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Tompkins v. Tompkins (7/17/98), 961 P 2d 419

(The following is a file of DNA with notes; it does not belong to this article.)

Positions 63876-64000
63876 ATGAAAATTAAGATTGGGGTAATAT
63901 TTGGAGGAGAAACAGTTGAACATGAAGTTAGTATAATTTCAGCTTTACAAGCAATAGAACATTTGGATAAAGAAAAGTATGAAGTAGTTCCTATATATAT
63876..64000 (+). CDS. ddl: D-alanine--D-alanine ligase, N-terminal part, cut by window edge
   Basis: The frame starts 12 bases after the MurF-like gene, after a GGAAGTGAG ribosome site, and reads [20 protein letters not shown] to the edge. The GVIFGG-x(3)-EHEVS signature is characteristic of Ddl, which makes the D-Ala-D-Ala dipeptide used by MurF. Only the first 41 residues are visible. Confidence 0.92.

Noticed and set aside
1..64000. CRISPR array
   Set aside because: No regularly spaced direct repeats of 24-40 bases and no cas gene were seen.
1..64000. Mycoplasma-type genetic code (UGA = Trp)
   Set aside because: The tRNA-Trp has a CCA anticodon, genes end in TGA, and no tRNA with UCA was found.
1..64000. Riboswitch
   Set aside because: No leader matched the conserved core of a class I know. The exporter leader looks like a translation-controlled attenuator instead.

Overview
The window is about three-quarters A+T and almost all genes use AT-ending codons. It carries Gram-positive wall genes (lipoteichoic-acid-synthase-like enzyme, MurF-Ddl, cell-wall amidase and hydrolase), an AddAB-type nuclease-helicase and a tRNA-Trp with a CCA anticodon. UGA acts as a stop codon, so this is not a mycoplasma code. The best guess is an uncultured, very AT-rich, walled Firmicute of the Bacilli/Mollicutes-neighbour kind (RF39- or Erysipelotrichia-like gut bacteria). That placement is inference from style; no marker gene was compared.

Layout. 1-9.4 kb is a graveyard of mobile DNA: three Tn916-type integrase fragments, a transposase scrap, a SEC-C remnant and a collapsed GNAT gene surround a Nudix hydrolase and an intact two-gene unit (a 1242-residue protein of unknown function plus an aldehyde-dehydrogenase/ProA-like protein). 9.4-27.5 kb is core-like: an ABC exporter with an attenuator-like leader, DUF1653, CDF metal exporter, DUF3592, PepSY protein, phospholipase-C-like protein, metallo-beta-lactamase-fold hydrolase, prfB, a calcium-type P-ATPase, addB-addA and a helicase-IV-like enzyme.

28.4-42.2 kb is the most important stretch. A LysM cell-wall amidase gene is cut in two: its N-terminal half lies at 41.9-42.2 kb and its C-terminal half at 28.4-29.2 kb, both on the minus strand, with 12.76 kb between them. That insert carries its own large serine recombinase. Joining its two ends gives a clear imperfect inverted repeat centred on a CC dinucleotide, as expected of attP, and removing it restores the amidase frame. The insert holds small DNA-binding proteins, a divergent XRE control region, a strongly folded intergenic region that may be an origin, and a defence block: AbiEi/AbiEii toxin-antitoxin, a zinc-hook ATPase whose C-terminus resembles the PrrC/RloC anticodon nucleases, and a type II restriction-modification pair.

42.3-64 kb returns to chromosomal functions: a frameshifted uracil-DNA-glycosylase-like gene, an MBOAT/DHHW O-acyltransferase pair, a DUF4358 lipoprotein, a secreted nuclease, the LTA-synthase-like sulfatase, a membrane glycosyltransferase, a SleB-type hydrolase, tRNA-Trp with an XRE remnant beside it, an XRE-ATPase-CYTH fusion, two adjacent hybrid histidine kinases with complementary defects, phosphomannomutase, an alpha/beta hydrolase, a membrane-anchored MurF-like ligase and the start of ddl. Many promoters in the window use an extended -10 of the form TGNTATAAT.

Notice: This opinion is subject to correction before publication in the Pacific Reporter. Readers are requested to bring errors to the attention of the Clerk of the Appellate Courts, 303 K Street, Anchorage, Alaska 99501, phone (907) 264-0608, fax (907) 264-0878. THE SUPREME COURT OF THE STATE OF ALASKA ERIC RODNEY TOMPKINS, ) ) Supreme Court No. S-8373 Appellant, ) ) Superior Court No. v. ) 3AN-96-10199 CI ) BARBARA DELYNN TOMPKINS, ) O P I N I O N ) Appellee. ) [No. 5010 - July 17, 1998] ______________________________) Appeal from the Superior Court of the State of Alaska, Third Judicial District, Anchorage, Karen L. Hunt, Judge. Appearances: Vincent Vitale, Anchorage, for Appellant. Vanessa H. White, Anchorage, for Appellee. Before: Matthews, Chief Justice, Compton, Eastaugh, Fabe, and Bryner, Justices. FABE, Justice. I. INTRODUCTION This appeal requires us to review the superior court's determination in a dispute between two capable parents, Eric and Delynn Tompkins, over the custody of their three children. The superior court decided that, on balance, Delynn was better able to meet the children's social and emotional needs and to provide them with continuity in their environment. It also concluded that Delynn's conduct toward her first husband demonstrated that she would be dedicated to assuring that the children maintained a strong, healthy relationship with Eric. The court therefore awarded primary physical custody to Delynn. Because the record supports the superior court's findings, we affirm. II. FACTS AND PROCEEDINGS Eric and Delynn Tompkins separated in 1995 after nearly ten years of marriage. Their dispute centers on the custody of their three children, Reed, age ten, and Katherine and Kelley, age nine. After Eric and Delynn separated, Eric, a military doctor, continued to live in the family home on Elmendorf Air Force Base. Delynn, a registered nurse, moved into an apartment in East Anchorage. In the two years between the separation and trial, the three children lived with both parents on a "week on/week off" custody schedule and continued to attend the military school on base. The parents, the children, and the custody investigator agreed that this schedule worked well for all members of the family. Unfortunately, it became impossible to continue this shared custody schedule after Eric learned that he was being transferred to Germany. Both parents requested primary physical custody of the children at trial. Although the custody investigator, Pamela Montgomery, recommended a rotating two-year schedule, Delynn and Eric agreed that the children would benefit from a more stable arrangement. As a result, they requested that the children spend the school year with one parent and summers and some holidays with the other parent. When asked to assume a schedule in which the children would live primarily with one parent, Montgomery stated that she had no concerns about either Eric's or Delynn's parenting skills. She believed, however, that the children would experience less disruption in their lives if they remained in Anchorage, near familiar surroundings, friends, and their half-sister Lauren, Delynn's daughter from a previous marriage. Montgomery also reported that the children did not wish to express a preference for one parent as primary custodian. At trial, each parent presented his or her own testimony and the testimony of several witnesses. Eric contended that he should receive primary custody because it would increase the children's "face time"with each parent. He explained that his own work schedule paralleled the children's school year schedule; he expected to work regular business hours in Germany, Monday through Friday, with few on-call emergencies. As a result, he was concerned that if the children lived with him only in the summers, when they would not be attending school, they would spend the majority of their time with a child care provider rather than with him. Eric explained that if the court awarded him primary custody, his brother Jeffrey would be available to care for the children in Germany. A computer software engineer, Jeffrey had decided to take time off from his career to pursue his interests in art and travel. He testified that he planned to live with Eric and care for the children for at least their first six months in Germany, and perhaps for as long as one year. Jennifer Olson, Eric's child care provider, also testified on his behalf. In response to a question about how the children appeared to be coping with the divorce, Olson attempted to recount the children's statements about their preference for living with their father. The superior court cut off this testimony, however, after Delynn objected to it on hearsay grounds. Delynn claimed that the children would benefit from living primarily with her for several reasons. First, because of her work schedule, Delynn expected to be home for the children, at least a few days per week, when they returned from school. Second, she believed that the children would profit from the stability of remaining in the same community, near their friends and half-sister Lauren. Finally, Delynn felt that she could better meet the children's emotional needs. Like Eric, Delynn also had plans for child care. Her daughter Lauren testified that she planned to live with her mother and attend the University of Alaska, Anchorage (UAA) for at least the next two years. In the past, Lauren had cared for the children while her mother worked and believed that her schedule at UAA would be flexible enough to permit her to continue to do so. Lauren also testified about her relationship with Eric. When Delynn married Eric, Lauren was six years old. Lauren stated that she grew to love Eric in the years she lived with him and had believed that they were close. She explained that since his separation from Delynn, however, Eric had failed to maintain a relationship with her. Additionally, Lauren testified that, as she was growing up, Eric had often made her feel intellectually inadequate. She recounted one incident when Eric had spanked her for failing to recite her multiplication tables quickly enough. As her last witness, Delynn called her first husband, Alvin Wilson. Wilson stated that, after their divorce, Delynn had been consistently accommodating in allowing him to spend time with Lauren and had often gone "beyond the call of duty"in assuring that Lauren maintained a good relationship with him. After considering the relevant factors for determining custody under AS 25.24.150(c), Superior Court Judge Karen L. Hunt ruled that it was in the children's best interests to live with their mother during the school year and with their father during summers and some holidays. She concluded that three of the statutory factors favored awarding primary physical custody to Delynn. First, she found that Delynn was better able to meet the children's social and emotional needs. [Fn. 1] Second, she found that the children lived in a stable, supportive environment in Anchorage and that it was in their interest to maintain this environment. [Fn. 2] Third, Judge Hunt found that Delynn's conduct towards her first husband showed that she would be willing to make personal sacrifices to ensure that her children had a healthy, strong relationship with Eric. [Fn. 3] Judge Hunt also concluded that the children had not expressed a preference for living primarily with one parent rather than the other. Eric appeals. III. DISCUSSION A. Standard of Review We will reverse a superior court's resolution of custody issues only if we are "convinced that the record shows an abuse of discretion or if controlling factual findings are clearly erroneous."[Fn. 4] The superior court abuses its discretion when, "in reaching its decision, [it] considers improper factors, fails to consider statutorily mandated factors, or gives too much weight to some factors."[Fn. 5] A factual finding is clearly erroneous if we are "left with a definite and firm conviction on the entire record that a mistake has been made, even though there may be evidence to support the finding."[Fn. 6] B. Did the Superior Court Abuse Its Discretion by Considering Eric's Relationship with His Stepdaughter as a Factor in Determining Custody of Eric's Natural Children? According to AS 25.24.150(c)(2), the superior court was required to compare the parents' desire and capacity to meet the children's physical, social, religious, mental and emotional needs. The court ruled that Eric was less able than Delynn to meet the children's emotional needs because his "lack of any meaningful contact with"Lauren after the separation had demonstrated emotional insensitivity "as well as a lack of understanding of child and adolescent emotional development." Eric argues that because the custody investigator found that he was an excellent parent to his three natural children, the superior court should not have considered his relationship with Lauren as a factor in deciding custody. He claims that his relationship with "his college-aged stepdaughter was not a valid predictor of his relationship with his own children." Eric has cited no authority precluding trial courts from considering a parent's relationship with a stepchild in a custody dispute over that parent's natural children. Our own research reveals only one case discussing this issue. In Peterson v. Peterson, [Fn. 7] the Minnesota Court of Appeals decided that a mother's poor relationship with her stepdaughter did not justify denying her sole physical custody of her natural daughter. The court's ruling was based on findings that the difficulties in the relationship "stemmed from normal step-family problems, serious marital discord about parenting of the [stepdaughter], and [the stepdaughter's] own preexisting problems with poor control of her aggressive impulses."[Fn. 8] The court therefore concluded that the nature of the relationship was not indicative of the mother's skills as a parent, not, as Eric urges, that a parent's relationship with a stepchild is always an invalid gauge of parenting skills. Like the Peterson court, we are unwilling to conclude that a relationship with a stepchild is never relevant to a custody dispute over a parent's natural children. Instead we believe that the sounder approach, represented by the Peterson decision, is to consider the factual circumstances underlying the parent-stepchild relationship in assessing its relevance. Eric has not argued that his rift with Lauren stems from her own inappropriate behavior, or from discord over her parenting. The record also provides no support for concluding that Eric's relationship with Lauren should not be considered indicative of his parenting skills. Given these facts, we find that the superior court did not abuse its discretion in considering the relationship as one factor in its custody decision. Eric also suggests that even if the court permissibly considered his relationship with Lauren, it afforded undue weight to this factor. But nothing in the record suggests that the superior court weighed this factor more heavily than any of the other factors that it considered. The superior court devoted one paragraph to its discussion of this factor, as it did to the issue of continuity in the children's environment. We therefore find no merit to this argument. Finally, the superior court's consideration of Lauren's role in the family was not limited to the question of whether Eric had abandoned her. The court also examined the benefit to the children of remaining in the same household as their half-sister. This analysis was appropriate. "[C]onsideration should be given to the desirability of keeping the children of the family together," even when the children are only half siblings. Morel v. Morel, 647 P.2d 605, 607-608 (Alaska 1982) (quotation and citations omitted). In this case, the children had a strong bond with Lauren and expressed sadness at the thought of leaving her. Although Lauren was already eighteen at the time of trial, the record shows that she planned to live with her mother and the children for at least the next two years. As a result, granting custody to Delynn allowed the children of the family to remain together. C. Did the Superior Court Clearly Err in Finding that the Children Did Not Express a Preference? Alaska Statute 25.24.150(c)(3) requires superior courts to consider the preference of a child, if he or she is of sufficient age and capacity to form a preference, in making a custody decision. Based on the custody investigator's conclusion that none of the children preferred to live primarily with one parent rather than the other, the superior court found that "[t]he children's preference, if any, is not known to the court." Eric contends that this finding was clearly erroneous because his child care provider, Olson, had testified at trial that the children had expressed a preference to live with Eric. The superior court excluded this testimony after Delynn objected to it on hearsay grounds. Eric claims that the court should have considered this testimony for two reasons: first, Delynn failed to make a motion to strike the testimony; second, the testimony was proper under Alaska Evidence Rule 803(3), the state of mind exception to the hearsay rule. There is no requirement in Alaska's rules of evidence or civil procedure that a trial judge must consider evidence to which an objection is sustained if the objecting party did not move to strike the evidence from the record. Additionally, the cases Eric cites to support his argument do not prove his point. The first case, Oakes v. Peter Pan Bakers, Inc., [Fn. 9] merely holds that a tardy objection, without a motion to strike, is an insufficient basis for claiming that the trial judge erred in an evidentiary ruling. [Fn. 10] Similarly, the second case, Cooper v. Magic City Trucking Services, Inc., [Fn. 11] explains that an erroneously sustained objection is harmless error when the jury hears the testimony and is not instructed to disregard it. [Fn. 12] Neither case establishes that a judge must consider evidence unless it is stricken from the record. We therefore reject Eric's first evidentiary argument. Eric argues in the alternative that the superior court should have overruled Delynn's objection because Olson's account of the children's preference falls within the state of mind exception to the hearsay rule. Eric never presented this argument to the superior court. Although the rules of civil procedure do not require parties to make a formal exception to a judge's ruling, they do require that parties communicate how they want the judge to rule or explain their reason for disagreeing with the ruling. [Fn. 13] In this case, Eric in no way suggested to the superior court that he was seeking to introduce the children's preference into evidence. Instead, Olson volunteered the children's statements in response to a question on a different topic; Eric had asked her how the children appeared to be coping with the divorce. After the superior court sustained Delynn's objection to the testimony on hearsay grounds, Eric did not ask to be heard on the matter. Indeed, there is no support in the record for the fact that he ever requested the court to consider whether Olson could testify about the children's preferences under the state of mind exception. Furthermore, Eric failed to list the court's ruling on this issue as an alleged error in his points on appeal. [Fn. 14] We therefore conclude that he has waived this issue. D. Did the Superior Court Err in Concluding that Granting Custody to Delynn Would Provide More Stability and Continuity for the Children? Alaska Statute 25.24.150(c)(5) instructs courts to consider "the length of time the child has lived in a stable, satisfactory environment and the desirability of maintaining continuity"in determining custody. The superior court concluded that the children's school, friends, and activities in Anchorage provided them with a supportive, stable environment. It also found that it would be in the children's best interest to maintain this stable environment and concluded that the children would experience more disruption if they moved to Germany. Eric contends that this conclusion is clearly erroneous and contests several of the superior court's findings supporting this conclusion. Eric first claims that the record does not support the court's finding that his immediate living circumstances would be unstable and unknown when he arrived in Germany. The record shows, however, that Eric failed to provide specifics at trial about the housing arrangements awaiting him and the children. Similarly, Eric's trial testimony revealed that the children would have to move three times in approximately three months if they lived with their father. Thus, the record amply supports the superior court's determination regarding the unknown and unstable nature of Eric's housing plans. Eric next argues that the court erred in finding that the children's day care arrangements in Germany would be "uncertain." Judge Hunt explained in detail, however, why she believed that Eric's planned child care arrangements would not promote stability in the children's lives. First, she noted that Eric's intended child care provider, his brother Jeffrey, was moving to Germany primarily to live abroad and pursue his interest in art. In addition, she stated that Jeffrey had no child care experience, and as a result, the children would lack a knowledgeable child care provider who was aware of their developmental needs. The record supports the court's conclusions. Finally, Eric contends that the superior court erred in concluding that the children's environment would be stable if they remained in Alaska. Eric is correct that significant changes await the children even if they continue to live in Anchorage, such as a change in schools. The record shows, however, that living with Delynn would provide the children with access to their half-sister Lauren, friends, familiar surroundings, and established activities in Anchorage. Thus, we conclude that the court did not err in finding that remaining in Alaska would promote stability in the children's lives. IV. CONCLUSION Faced with a difficult decision in choosing between two excellent parents, the superior court did not abuse its discretion in awarding primary custody to Delynn. The record provides ample support for the court's conclusions that, on balance, Delynn was better able to meet the children's emotional needs, to provide them with continuity in their environment, and to assure that they maintained a strong relationship with their other parent. The decision of the superior court is therefore AFFIRMED. FOOTNOTES Footnote 1: See AS 25.24.150(c)(2). Footnote 2: See AS 25.24.150(c)(5). Footnote 3: See AS 25.24.150(c)(6). Footnote 4: Vachon v. Pugliese, 931 P.2d 371, 375 (Alaska 1996) (citations omitted). Footnote 5: Kessler v. Kessler, 827 P.2d 1119, 1119 (Alaska 1992). Footnote 6: Brosnan v. Brosnan, 817 P.2d 478, 480 (Alaska 1991). Footnote 7: 408 N.W.2d 901, 904 (Minn. App. 1987). Footnote 8: Id. Footnote 9: 138 N.W.2d 93 (Iowa 1965). Footnote 10: See id. at 96. Footnote 11: 264 So. 2d 146 (Ala. 1972). Footnote 12: See id. at 152. Footnote 13: See Alaska R. Civ. P. 46(f). Footnote 14: See Oceanview Homeowners Ass'n v. Quadrant Constr. & Eng'g, 680 P.2d 793, 797 (Alaska 1984) (holding that issue not included in points on appeal will not be considered absent mitigating circumstances).